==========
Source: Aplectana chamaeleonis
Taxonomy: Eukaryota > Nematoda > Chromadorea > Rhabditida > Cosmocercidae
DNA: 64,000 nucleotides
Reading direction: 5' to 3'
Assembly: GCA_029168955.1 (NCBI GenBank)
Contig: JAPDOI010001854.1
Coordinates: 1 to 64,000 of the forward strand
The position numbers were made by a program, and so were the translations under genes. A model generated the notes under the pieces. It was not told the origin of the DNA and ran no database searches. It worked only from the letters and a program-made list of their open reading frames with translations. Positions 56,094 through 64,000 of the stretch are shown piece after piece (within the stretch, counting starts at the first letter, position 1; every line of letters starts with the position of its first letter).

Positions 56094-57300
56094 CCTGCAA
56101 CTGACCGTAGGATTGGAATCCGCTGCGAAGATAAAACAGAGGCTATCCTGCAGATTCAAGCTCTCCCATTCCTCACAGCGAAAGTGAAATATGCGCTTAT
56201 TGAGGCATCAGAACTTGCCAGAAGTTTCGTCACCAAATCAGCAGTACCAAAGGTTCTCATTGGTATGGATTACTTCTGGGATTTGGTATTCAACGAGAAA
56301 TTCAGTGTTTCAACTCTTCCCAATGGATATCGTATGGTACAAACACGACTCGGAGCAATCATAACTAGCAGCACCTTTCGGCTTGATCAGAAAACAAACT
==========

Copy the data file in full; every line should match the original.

Source: Aplectana chamaeleonis
Taxonomy: Eukaryota > Nematoda > Chromadorea > Rhabditida > Cosmocercidae
DNA: 64,000 nucleotides
Reading direction: 5' to 3'
Assembly: GCA_029168955.1 (NCBI GenBank)
Contig: JAPDOI010001854.1
Coordinates: 1 to 64,000 of the forward strand
The position numbers were made by a program, and so were the translations under genes. A model generated the notes under the pieces. It was not told the origin of the DNA and ran no database searches. It worked only from the letters and a program-made list of their open reading frames with translations. Positions 56,094 through 64,000 of the stretch are shown piece after piece (within the stretch, counting starts at the first letter, position 1; every line of letters starts with the position of its first letter).

Positions 56094-57300
56094 CCTGCAA
56101 CTGACCGTAGGATTGGAATCCGCTGCGAAGATAAAACAGAGGCTATCCTGCAGATTCAAGCTCTCCCATTCCTCACAGCGAAAGTGAAATATGCGCTTAT
56201 TGAGGCATCAGAACTTGCCAGAAGTTTCGTCACCAAATCAGCAGTACCAAAGGTTCTCATTGGTATGGATTACTTCTGGGATTTGGTATTCAACGAGAAA
56301 TTCAGTGTTTCAACTCTTCCCAATGGATATCGTATGGTACAAACACGACTCGGAGCAATCATAACTAGCAGCACCTTTCGGCTTGATCAGAAAACAAACT